Interference with sale


The Residential (Land Lease) Communities Act 2013 (the Act) provides home owners with the right to sell their home on site. The Act also states the operator must not cause or permit any interference, or any attempt to interfere with a home owner’s right to sell the home. Similar provisions appeared in the (now repealed) Residential Parks Act 1998 yet arguably park owners and operators have always interfered in home sales. Will a recent decision of the NSW Civil and Administrative Tribunal (NCAT, the Tribunal) bring a change in operator behaviour?

The Tenants' Union and Central Coast Tenants Advice and Advocacy Service recently advised and represented in an important case on this issue.

Beverley and Brian Welch
Beverley and Brian Welch

Brian and Beverley Welch were home owners at Lake Munmorah Residential Resort from September 2006 until July 2018. In April 2018 the Welches advised the operator they were selling their home and had engaged a real estate agent. On 2 May the home owners accepted an offer from prospective purchasers and on 11 May those prospective purchasers paid a deposit.

Compliance with Local Government Regulations

On 8 May 2018 the manager of the community inspected the home and apparently discovered there was an unapproved awning. The operator alleged the home owners had not obtained permission for the awning and that a notice of completion had not been lodged with the local council. The home owners had in fact been given verbal approval for the awning and it was the operator who had failed to lodge the notice of completion. (We note that home owners require written approval to make changes to the home but it was the practice in this community, as it is in many others, for the operator to give verbal permission).

The operator advised the home owners via email that they would not enter into a site agreement with the prospective purchasers until compliance issues had been addressed. The specific compliance issues raised were removal of the awning, garden beds, items hanging on the fence and a concrete pad, pavers and pebbles from within a buffer zone. The buffer zone was to be replanted with native shrubs and mulched.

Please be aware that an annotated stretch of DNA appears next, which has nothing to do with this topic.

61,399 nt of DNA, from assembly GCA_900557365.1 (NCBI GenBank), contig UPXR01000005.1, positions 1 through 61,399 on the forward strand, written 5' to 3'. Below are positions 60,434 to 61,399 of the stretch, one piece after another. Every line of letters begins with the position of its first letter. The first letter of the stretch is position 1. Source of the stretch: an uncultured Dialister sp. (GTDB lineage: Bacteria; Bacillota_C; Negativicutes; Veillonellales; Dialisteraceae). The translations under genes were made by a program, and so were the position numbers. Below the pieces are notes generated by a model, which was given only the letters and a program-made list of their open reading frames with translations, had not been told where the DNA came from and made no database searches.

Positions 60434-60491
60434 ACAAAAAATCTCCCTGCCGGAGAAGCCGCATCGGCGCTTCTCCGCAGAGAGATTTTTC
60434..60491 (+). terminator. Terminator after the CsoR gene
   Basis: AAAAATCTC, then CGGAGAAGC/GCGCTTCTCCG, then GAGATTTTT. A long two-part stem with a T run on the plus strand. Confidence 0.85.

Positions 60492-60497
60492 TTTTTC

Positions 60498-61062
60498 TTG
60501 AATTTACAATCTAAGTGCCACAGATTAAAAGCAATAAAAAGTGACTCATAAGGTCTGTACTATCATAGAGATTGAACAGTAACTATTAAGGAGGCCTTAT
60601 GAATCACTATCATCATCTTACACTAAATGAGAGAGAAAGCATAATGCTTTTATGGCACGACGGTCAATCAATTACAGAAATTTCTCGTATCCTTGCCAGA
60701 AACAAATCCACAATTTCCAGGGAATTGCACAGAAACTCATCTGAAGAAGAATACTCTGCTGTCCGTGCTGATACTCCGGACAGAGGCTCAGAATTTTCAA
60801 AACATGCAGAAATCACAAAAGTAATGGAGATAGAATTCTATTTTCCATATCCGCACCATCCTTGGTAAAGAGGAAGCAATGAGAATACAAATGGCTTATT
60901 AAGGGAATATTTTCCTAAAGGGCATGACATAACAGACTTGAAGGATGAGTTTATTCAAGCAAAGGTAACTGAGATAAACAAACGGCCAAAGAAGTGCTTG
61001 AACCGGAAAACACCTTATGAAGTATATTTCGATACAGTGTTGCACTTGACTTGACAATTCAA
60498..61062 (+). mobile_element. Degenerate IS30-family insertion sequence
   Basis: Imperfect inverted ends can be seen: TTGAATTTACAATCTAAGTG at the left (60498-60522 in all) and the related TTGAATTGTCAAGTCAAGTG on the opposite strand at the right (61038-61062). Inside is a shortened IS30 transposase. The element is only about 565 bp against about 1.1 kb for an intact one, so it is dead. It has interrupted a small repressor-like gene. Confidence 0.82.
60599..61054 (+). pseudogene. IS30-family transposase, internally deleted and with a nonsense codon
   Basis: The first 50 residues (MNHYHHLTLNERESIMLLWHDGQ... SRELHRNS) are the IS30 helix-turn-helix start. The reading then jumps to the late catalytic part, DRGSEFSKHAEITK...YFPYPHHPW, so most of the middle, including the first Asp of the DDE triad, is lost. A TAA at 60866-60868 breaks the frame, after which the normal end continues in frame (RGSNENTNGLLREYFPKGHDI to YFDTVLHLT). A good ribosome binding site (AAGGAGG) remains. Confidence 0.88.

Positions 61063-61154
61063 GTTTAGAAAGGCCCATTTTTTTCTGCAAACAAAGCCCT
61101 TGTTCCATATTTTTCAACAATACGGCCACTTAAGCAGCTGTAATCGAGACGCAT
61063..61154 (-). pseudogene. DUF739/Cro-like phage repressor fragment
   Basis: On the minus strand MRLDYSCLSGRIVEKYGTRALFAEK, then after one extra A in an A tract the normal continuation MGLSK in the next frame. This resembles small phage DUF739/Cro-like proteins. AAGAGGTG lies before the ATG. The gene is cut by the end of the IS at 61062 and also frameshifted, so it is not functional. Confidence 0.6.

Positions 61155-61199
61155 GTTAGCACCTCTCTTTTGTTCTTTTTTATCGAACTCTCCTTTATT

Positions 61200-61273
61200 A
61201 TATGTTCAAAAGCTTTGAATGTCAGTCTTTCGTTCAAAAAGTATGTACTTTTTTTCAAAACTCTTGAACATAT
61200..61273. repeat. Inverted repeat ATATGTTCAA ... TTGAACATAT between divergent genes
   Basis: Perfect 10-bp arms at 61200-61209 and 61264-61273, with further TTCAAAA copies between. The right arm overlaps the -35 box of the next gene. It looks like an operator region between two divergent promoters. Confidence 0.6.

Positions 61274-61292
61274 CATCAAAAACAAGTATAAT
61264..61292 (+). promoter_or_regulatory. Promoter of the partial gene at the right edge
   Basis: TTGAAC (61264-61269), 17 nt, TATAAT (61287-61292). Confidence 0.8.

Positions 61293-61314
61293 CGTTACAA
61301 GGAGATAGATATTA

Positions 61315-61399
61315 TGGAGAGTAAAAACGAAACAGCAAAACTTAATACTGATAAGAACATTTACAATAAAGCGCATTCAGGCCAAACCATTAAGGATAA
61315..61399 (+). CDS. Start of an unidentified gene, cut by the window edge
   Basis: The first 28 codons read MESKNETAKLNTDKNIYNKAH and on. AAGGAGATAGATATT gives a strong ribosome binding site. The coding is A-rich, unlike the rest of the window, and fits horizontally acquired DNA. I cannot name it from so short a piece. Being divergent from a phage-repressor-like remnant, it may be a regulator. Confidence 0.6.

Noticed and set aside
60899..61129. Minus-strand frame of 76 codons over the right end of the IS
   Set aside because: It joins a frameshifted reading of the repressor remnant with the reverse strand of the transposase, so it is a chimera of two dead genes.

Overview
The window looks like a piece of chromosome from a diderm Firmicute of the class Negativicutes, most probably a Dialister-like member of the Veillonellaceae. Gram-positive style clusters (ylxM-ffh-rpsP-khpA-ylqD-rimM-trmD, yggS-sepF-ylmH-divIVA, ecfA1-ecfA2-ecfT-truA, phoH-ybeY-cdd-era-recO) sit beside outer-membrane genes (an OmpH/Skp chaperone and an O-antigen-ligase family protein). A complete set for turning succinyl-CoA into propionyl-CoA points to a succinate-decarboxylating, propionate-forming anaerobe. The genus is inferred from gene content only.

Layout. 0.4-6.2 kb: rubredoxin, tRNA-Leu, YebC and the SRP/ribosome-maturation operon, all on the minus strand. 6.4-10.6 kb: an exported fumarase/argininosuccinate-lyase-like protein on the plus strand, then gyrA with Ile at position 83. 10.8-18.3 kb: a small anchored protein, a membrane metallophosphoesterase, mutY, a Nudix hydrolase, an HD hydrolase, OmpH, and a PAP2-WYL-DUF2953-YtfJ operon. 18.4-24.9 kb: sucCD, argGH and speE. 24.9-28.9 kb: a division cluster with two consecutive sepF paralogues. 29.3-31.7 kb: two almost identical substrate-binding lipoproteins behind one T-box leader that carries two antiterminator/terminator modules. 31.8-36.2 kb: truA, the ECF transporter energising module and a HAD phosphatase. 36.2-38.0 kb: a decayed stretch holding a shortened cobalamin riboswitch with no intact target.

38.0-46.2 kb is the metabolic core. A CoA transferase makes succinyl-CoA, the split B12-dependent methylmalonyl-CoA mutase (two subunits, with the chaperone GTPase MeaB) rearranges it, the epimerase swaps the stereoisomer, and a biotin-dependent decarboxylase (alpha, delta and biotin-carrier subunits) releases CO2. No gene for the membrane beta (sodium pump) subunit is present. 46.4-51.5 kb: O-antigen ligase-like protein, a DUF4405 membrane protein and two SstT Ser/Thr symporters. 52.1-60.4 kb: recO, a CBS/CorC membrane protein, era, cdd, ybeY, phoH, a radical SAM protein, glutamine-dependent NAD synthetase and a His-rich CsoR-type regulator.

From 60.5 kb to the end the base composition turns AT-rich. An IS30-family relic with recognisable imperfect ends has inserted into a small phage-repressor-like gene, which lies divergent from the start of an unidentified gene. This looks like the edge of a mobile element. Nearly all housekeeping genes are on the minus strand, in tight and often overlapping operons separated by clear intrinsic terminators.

The operator had not raised these issues with the home owners prior to this email and section 107(2)(d) states that ‘interference includes taking any action to require the home owner to comply with any requirement made by or under the Local Government Act 1993 after becoming aware that the home owner is seeking to sell his or her home (unless the matter has been the subject of previous action).’

Conditional site agreement 

The operator later agreed to enter into a site agreement with the prospective purchasers on condition the purchasers agreed to rectify the alleged non-compliance issues.

After meeting with the community managers the purchasers withdrew from the sale citing the attitude of the managers and their unbending position regarding the compliance issues.

On acceptance of the offer and payment of the deposit the Welches had made alternative living arrangements and they were bound by the contract they had signed. They moved out of the community in July 2018.

In October 2018 a second offer to purchase was made and accepted. However, as on the first occasion the purchasers withdrew after meeting with the community managers.

Tribunal application

After the second sale fell through the Welches applied to the Tribunal. They sought orders that the operator cease interfering with the sale of their home, orders for compensation because of interference that resulted in the loss of two sales, and the abatement of site fees until the home is sold.

The Tribunal determined that the operator had interfered in the sale of the home: by raising compliance issues only after being advised the home was to be sold; by threatening not to enter into a new site agreement until non-compliance issues were addressed; and by insisting that prospective purchasers address non-compliance issues as a condition of any new site agreement.

Having found the operator had interfered in the sale, the Tribunal then had to decide whether the interference caused the loss and damage claimed by the home owners. The Tribunal found that on the balance of probabilities, had the operator not interfered the first prospective purchases would have settled on or about 20 June 2018 and the home owners would have been free to move to their new home and invest the proceeds of the sale. The home owners were awarded compensation of $8,379.21 for interest lost on the investment.

The Tribunal also found the home owners should not be liable for site fees they had paid between 20 June 2018 and the hearing date on the basis the operator’s interference had caused the sale to be lost. Had it proceeded the home owners would not have been liable for site fees in that period. The operator was ordered to refund site fees of $6,671.71.

For the same reasons the Tribunal abated the site fees pending sale of the home thus relieving the burden on the Welches to continue paying site fees when they are not living in the home.

The home owners were also given the right to re-list the application at any time up to 30 June 2019 to quantify further compensation and losses that may accrue up to the point the home is sold.

This decision sends a very clear message to operators that if they interfere in the sale of a home and the home owners suffer a loss as a result of that interference the Tribunal is prepared to award compensation to the home owners.


The operator has appealed the decision and at the time of writing the outcome of the appeal is unknown. However, we are hopeful the decision will be upheld by the Appeal Panel and that it will become the leading decision on this issue.


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